a concurrence of scope in regard to negligent acts does not destroy the distinction between the civil liability arising from a crime and the responsibility for cuasi-delitos or culpa extra-contractual. The same negligent act causing damages may produce civil liability arising from a crime under article 100 of the Revised Penal Code, or create an action for cuasi-delito or culpa extra-contractual under articles 1902-1910 of the Civil Code. Some of the differences between crimes under the Penal Code and the culpa aquiliana or cuasi-delito under the Civil Code are: 1. That crimes affect the public interest, while cuasi-delitos are only of private concern. 2. That, consequently, the Penal Code punishes or corrects the criminal act, while the Civil Code, by means of indemnification, merely repairs the damage. 3. That delicts are not as broad as quasi-delicts, because the former are punished only if there is a penal law clearly covering them, while the latter, cuasi-delitos, include all acts in which "any king of fault or negligence intervenes." However, it should be noted that not all violations of the penal law produce civil responsibility, such as begging in contravention of ordinances, violation of the game laws, infraction of the rules of traffic when nobody is hurt. As things are, apropos of the reality pure and simple of the facts, it seems less tenable that there should be res judicata with regard to the civil obligation for damages on account of the losses caused by the collision of the trains. The title upon which the action for reparation is based cannot be confused with the civil responsibilities born of a crime, because there exists in the latter, whatever each nature, a culpa surrounded with aggravating aspects which give rise to penal measures that are more or less severe. The injury caused by a felony or misdemeanor upon civil rights requires restitutions, reparations, or indemnifications which, like the penalty itself, affect public order; for this reason, they are ordinarily entrusted to the office of the prosecuting attorney; and it is clear that if by this means the losses and damages are repaired, the injured party no longer desires to seek another relief; but this coincidence of effects does not eliminate the peculiar nature of civil actions to ask for indemnity. Such civil actions in the present case (without referring to contractual faults which are not pertinent and belong to another scope) are derived, according to article 1902 of the Civil Code, from every act or omission causing losses and damages in which culpa or negligence intervenes. Articles 18 to 21 and 121 to 128 of the Penal Code, bearing in mind the spirit and the social and political purposes of that Code, develop and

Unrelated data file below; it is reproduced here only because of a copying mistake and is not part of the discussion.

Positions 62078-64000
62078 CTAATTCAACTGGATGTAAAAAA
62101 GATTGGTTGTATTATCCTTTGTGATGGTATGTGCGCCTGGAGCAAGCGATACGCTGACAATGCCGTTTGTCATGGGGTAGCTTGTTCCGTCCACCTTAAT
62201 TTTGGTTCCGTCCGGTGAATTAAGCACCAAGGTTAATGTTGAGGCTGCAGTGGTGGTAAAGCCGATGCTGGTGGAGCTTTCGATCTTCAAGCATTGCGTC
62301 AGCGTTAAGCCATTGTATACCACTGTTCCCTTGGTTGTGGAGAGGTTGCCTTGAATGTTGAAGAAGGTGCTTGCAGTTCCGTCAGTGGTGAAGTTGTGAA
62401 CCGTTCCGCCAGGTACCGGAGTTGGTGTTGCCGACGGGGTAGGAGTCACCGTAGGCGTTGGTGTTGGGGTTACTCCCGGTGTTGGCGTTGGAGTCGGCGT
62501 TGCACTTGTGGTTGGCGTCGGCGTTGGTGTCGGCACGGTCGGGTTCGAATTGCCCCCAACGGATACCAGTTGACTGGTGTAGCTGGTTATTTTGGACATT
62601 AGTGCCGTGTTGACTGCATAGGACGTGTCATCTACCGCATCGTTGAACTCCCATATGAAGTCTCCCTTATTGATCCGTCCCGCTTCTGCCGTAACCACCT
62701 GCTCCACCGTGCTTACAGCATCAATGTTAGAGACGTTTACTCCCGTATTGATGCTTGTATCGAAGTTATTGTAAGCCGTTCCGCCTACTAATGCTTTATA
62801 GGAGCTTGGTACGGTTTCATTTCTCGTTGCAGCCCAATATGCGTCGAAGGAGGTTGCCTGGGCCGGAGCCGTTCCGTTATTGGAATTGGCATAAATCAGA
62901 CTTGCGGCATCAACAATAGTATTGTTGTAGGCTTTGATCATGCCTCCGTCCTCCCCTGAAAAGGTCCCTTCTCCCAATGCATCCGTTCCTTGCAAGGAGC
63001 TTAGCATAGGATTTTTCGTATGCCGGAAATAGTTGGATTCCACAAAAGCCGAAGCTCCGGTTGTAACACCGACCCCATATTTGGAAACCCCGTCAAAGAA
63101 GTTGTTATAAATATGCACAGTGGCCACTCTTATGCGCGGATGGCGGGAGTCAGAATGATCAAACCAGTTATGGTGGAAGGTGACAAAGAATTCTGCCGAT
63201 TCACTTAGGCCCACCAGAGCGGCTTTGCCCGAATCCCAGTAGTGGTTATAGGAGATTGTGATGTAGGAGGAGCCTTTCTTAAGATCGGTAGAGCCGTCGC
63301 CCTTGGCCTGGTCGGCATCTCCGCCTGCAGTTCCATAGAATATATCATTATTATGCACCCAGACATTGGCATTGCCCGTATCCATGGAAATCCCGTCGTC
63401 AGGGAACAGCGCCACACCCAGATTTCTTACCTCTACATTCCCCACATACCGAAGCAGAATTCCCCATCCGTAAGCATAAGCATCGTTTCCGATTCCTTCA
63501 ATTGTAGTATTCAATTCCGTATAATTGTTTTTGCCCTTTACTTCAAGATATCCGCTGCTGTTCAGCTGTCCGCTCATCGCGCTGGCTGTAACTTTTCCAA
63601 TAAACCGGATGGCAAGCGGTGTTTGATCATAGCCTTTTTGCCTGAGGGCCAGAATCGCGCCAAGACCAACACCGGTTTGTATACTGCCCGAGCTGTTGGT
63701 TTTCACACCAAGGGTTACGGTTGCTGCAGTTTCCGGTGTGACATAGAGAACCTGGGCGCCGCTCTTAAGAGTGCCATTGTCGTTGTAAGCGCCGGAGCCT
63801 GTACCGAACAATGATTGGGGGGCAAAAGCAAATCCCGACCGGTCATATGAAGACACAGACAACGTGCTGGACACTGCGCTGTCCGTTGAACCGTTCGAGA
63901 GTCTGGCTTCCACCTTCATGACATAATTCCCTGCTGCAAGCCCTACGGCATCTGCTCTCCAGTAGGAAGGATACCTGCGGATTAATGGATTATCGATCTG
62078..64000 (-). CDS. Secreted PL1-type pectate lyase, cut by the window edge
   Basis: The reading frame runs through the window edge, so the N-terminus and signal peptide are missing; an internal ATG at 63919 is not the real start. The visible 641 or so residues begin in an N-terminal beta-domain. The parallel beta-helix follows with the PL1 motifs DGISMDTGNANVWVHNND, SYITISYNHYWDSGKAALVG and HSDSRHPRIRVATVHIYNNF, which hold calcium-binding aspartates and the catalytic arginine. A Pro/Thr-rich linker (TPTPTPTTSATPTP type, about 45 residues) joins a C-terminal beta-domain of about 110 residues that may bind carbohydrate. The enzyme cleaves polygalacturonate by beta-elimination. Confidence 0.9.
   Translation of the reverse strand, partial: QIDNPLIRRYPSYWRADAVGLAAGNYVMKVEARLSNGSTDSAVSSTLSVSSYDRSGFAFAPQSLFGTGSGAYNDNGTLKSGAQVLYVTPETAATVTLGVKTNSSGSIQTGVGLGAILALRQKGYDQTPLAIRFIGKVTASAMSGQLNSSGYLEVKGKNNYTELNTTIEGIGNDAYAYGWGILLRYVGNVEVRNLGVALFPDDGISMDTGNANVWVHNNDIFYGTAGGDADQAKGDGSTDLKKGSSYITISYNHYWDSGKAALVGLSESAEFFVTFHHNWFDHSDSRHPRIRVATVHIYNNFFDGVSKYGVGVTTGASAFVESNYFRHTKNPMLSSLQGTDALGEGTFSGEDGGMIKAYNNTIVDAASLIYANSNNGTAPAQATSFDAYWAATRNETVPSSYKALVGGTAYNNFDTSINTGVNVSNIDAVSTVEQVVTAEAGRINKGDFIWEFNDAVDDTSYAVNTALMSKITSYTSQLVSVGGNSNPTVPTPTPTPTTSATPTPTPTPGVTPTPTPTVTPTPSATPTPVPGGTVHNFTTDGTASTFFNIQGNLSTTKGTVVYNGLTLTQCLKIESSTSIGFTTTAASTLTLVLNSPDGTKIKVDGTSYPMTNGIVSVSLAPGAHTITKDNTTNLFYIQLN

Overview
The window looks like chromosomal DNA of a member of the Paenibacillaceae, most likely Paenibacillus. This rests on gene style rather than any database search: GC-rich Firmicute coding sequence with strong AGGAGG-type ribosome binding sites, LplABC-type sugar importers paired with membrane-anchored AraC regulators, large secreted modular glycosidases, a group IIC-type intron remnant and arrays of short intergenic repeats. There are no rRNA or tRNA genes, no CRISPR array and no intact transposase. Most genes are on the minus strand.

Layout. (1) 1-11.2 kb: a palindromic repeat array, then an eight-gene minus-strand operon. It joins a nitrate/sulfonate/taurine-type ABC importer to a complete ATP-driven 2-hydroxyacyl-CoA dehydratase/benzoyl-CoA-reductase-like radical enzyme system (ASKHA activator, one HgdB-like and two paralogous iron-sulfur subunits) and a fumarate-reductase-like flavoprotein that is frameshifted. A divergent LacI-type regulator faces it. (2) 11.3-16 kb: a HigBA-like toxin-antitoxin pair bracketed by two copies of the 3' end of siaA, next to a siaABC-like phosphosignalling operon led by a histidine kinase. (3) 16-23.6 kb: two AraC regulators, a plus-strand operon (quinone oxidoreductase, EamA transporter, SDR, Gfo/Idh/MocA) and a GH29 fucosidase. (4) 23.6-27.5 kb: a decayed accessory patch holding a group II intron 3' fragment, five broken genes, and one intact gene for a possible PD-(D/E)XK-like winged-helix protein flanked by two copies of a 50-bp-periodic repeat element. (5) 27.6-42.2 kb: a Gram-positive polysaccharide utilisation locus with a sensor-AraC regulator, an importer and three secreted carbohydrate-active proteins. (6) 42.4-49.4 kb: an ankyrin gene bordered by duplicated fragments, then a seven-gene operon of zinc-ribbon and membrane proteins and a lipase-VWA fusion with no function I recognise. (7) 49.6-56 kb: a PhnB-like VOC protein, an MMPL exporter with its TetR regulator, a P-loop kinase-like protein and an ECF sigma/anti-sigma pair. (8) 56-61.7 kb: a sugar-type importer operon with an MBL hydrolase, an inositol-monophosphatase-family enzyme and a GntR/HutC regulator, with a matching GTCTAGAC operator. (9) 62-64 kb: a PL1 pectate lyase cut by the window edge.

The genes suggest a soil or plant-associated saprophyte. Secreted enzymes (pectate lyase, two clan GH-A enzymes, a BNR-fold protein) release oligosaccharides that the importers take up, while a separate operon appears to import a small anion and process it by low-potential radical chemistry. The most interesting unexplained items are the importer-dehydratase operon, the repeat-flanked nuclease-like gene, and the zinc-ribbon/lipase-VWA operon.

regulate the matter of civil responsibilities arising from a crime, separately from the regime under common law, of culpa which is known as aquiliana, in accordance with legislative precedent of the Corpus Juris. Question No. 1. Is the responsibility declared in article 1903 for the acts or omissions of those persons for who one is responsible, subsidiary or principal? In order to answer this question it is necessary to know, in the first place, on what the legal provision is based. The responsibility in question is imposed on the occasion of a crime or fault, but not because of the same, but because of the cuasi-delito, that is to say, the imprudence or negligence of the father, guardian, proprietor or manager of the establishment, of the teacher, etc. Whenever anyone of the persons enumerated in the article referred to (minors, incapacitated persons, employees, apprentices) causes any damage, the law presumes that the father, guardian, teacher, etc. have committed an act of negligence in not preventing or avoiding the damage. It is this fault that is condemned by the law. It is, therefore, only apparent that there is a responsibility for the act of another; in reality the responsibility exacted is for one's own act. The idea that such responsibility is subsidiary is, therefore, completely inadmissible. Coming now to the sentences of the Supreme Tribunal of Spain, that court has upheld the principles above set forth: that a quasi-delict or culpa extra-contractual is a separate and distinct legal institution, independent from the civil responsibility arising from criminal liability, and that an employer is, under article 1903 of the Civil Code, primarily and directly responsible for the negligent acts of his employee. This Court, applying articles 1902 and 1903, held in Cuison vs. Norton & Harrison Co.,: The basis of civil law liability is not respondent superior but the relationship of pater familias. This theory bases the liability of the master ultimately on his own negligence and not on that of his servant.